As I mentioned in last week’s email newsletter (sign up here for free), I just got back from an ecommerce mastermind weekend with 11 other entrepreneurs and it was an incredible experience.
In the Silicon Valley where I live, almost all of my close friends either work full time at a tech company or practice as a doctor or lawyer. Very few people I know sell physical products online which is why I often feel lonely with no one to talk to when it comes to ecommerce.
Anyhow, this mastermind retreat was just what I needed because it was an opportunity to hang out with other like minded entrepreneurs making 7 and 8 figures selling online.
Not only were these guys and gal(What up Dana?) fun to hang out with but I came away with a bunch of new action items and a better understanding of where the ecommerce landscape is headed in the coming years.
Here were some of my key takeaways.
Amazon Is Getting More Competitive At An Exponential Rate
I’ve already been feeling this for the past 6 months, but this weekend pretty much confirmed it.
If you are selling other people’s products with little added value, then you’re not going to be in business much longer.
The level of competition is so fierce that unless you have your own brand and a strong value proposition, someone will hop onto your products and erode your profit margins very quickly.
Amazon feels like the gold rush right now with people throwing up whatever they can and making sales because Amazon’s reach is so large. But I’m predicting that this gold rush will only last a few more years because too many people are jumping on the bandwagon.
One of my mastermind buddies witnessed this first hand when one of his cash cow products making nearly 6 figures per year got piggybacked by another seller.
And when he retaliated by lowering his prices to win back the buy box, the other seller reported to the manufacturer that he was violating MAP pricing. In the end, he lost his cash cow product in a matter of weeks.
In fact, he’s lost many profitable Amazon products in the past year and is now focusing all of his efforts on his own branded products from here on out.
Here’s how I see the future of selling on Amazon.
Those doing retail arbitrage will be the first to fall followed by those who sell other people’s products. The only ones who will be left standing are businesses who have established their own brand with a strong online presence external to Amazon.
Which brings me to my next point…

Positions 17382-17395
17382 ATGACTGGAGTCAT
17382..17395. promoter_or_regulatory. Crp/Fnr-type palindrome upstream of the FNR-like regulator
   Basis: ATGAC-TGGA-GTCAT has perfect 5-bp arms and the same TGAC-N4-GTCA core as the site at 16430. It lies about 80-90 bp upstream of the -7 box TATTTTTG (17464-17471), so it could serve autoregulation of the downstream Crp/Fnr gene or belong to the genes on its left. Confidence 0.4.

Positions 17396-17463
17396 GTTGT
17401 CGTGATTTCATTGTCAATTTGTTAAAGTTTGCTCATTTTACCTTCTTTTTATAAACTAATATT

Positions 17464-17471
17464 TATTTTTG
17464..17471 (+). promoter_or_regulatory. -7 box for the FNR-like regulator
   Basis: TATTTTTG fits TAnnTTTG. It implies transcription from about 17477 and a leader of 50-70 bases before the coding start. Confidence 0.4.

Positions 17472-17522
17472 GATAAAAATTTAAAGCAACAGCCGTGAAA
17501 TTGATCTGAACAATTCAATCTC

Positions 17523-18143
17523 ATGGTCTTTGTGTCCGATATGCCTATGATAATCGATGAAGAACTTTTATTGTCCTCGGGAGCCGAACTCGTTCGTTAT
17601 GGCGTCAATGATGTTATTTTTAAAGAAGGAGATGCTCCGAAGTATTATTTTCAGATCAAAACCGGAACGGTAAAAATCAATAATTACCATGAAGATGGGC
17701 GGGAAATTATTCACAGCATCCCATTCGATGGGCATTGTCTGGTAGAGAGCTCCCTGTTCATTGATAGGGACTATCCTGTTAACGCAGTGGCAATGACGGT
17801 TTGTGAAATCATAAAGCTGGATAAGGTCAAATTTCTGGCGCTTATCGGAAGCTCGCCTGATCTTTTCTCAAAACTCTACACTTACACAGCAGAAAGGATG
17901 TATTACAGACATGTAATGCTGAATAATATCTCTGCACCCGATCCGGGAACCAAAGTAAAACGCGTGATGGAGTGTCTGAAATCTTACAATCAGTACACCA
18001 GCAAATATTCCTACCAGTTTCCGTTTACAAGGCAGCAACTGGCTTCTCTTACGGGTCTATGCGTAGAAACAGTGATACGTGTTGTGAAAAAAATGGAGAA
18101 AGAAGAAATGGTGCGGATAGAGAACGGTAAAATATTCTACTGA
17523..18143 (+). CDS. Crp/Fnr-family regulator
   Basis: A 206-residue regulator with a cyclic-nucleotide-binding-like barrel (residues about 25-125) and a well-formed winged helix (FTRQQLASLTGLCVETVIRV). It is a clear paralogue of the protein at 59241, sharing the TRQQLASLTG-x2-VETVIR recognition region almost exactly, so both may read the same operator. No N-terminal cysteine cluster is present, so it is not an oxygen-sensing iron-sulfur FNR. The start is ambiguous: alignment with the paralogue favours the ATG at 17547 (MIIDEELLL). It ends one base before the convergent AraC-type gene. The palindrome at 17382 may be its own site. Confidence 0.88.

You Must Have Your Own Online Retail Presence To Survive
One of my favorite quotes from the mastermind weekend was this one…
Selling on Amazon is like getting paid to dig your own grave but at least you’re making good money doing it
As you are running your ecommerce business, you should do so with the expectation that Amazon can and will ban you at some point in time.
This week, I have 2 stories to share with you.
The first is a story I heard first hand from my friend Mike Jackness who runs an awesome podcast called Ecom Crew. One of the members of his mastermind group got his 7 figure Amazon account banned in the unlikeliest of circumstances.
Basically, he hired an Amazon consultant who accidentally logged into his account from an IP address that was associated with a banned Amazon account.
And poof!!!! Within the week, his account was instantly banned even though he did nothing wrong.
Amazon keeps track of everything. If you accidentally log into your account from a computer that has previously logged into a banned account, you risk losing your account as well.
Right now, his buddy is appealing the suspension but it’s not looking good.
In other news, I recently interviewed an ecommerce seller who lost his 7 figure Amazon business overnight because he got banned as well.
This person did nothing illegal but an unfortunate stream of events led to his demise. (This episode comes out in 2 days and I’ll link it up here)
Here’s the episode: How John Rampton Lost His 7 Figure Amazon Business
I don’t know about you. But I would never ever build 100% of my business on someone else’s land, especially if you are depending on this revenue to survive.
Everyone who attended the mastermind weekend is focusing their efforts on building their own website and brand for this reason. Amazon is great for cashflow but lousy for brand building.
The Case For Owning Your Own Platform
One of the recurring themes of the weekend was the ridiculous number of services required to run an ecommerce store at scale and the cost/benefit of relying on 3rd party platforms.